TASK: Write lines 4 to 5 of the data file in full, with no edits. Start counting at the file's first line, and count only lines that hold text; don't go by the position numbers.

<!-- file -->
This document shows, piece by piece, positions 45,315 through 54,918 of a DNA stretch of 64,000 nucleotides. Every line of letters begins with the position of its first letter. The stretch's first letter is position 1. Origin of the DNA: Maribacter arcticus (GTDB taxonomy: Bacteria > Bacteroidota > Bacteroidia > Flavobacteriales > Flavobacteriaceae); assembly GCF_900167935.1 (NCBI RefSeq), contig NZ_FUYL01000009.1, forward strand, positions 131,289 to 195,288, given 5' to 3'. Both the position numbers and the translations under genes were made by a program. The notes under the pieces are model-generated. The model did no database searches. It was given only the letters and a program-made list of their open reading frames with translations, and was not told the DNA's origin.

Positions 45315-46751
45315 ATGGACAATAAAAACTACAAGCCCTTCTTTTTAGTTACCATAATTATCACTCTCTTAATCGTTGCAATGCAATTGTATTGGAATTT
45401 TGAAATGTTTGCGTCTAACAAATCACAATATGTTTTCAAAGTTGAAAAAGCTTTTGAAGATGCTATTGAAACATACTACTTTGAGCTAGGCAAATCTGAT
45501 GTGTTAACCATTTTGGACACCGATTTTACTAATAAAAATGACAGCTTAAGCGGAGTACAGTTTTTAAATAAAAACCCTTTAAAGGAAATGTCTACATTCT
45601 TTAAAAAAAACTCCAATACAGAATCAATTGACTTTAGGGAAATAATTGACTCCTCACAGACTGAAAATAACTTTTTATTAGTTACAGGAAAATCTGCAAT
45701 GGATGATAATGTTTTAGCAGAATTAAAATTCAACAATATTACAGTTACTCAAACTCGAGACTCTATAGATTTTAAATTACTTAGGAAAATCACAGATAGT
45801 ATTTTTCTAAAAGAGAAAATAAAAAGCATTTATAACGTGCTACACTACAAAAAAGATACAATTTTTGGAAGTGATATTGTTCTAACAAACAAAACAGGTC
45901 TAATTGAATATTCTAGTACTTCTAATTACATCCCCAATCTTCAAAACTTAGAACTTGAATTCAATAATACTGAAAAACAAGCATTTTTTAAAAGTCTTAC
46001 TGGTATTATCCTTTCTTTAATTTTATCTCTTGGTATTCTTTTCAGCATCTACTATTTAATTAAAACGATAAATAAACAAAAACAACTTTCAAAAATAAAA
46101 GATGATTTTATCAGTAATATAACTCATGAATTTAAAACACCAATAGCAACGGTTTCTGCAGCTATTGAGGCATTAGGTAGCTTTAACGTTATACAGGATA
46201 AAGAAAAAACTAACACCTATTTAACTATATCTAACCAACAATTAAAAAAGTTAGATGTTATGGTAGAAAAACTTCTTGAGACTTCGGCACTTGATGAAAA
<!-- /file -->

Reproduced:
45401 TGAAATGTTTGCGTCTAACAAATCACAATATGTTTTCAAAGTTGAAAAAGCTTTTGAAGATGCTATTGAAACATACTACTTTGAGCTAGGCAAATCTGAT
45501 GTGTTAACCATTTTGGACACCGATTTTACTAATAAAAATGACAGCTTAAGCGGAGTACAGTTTTTAAATAAAAACCCTTTAAAGGAAATGTCTACATTCT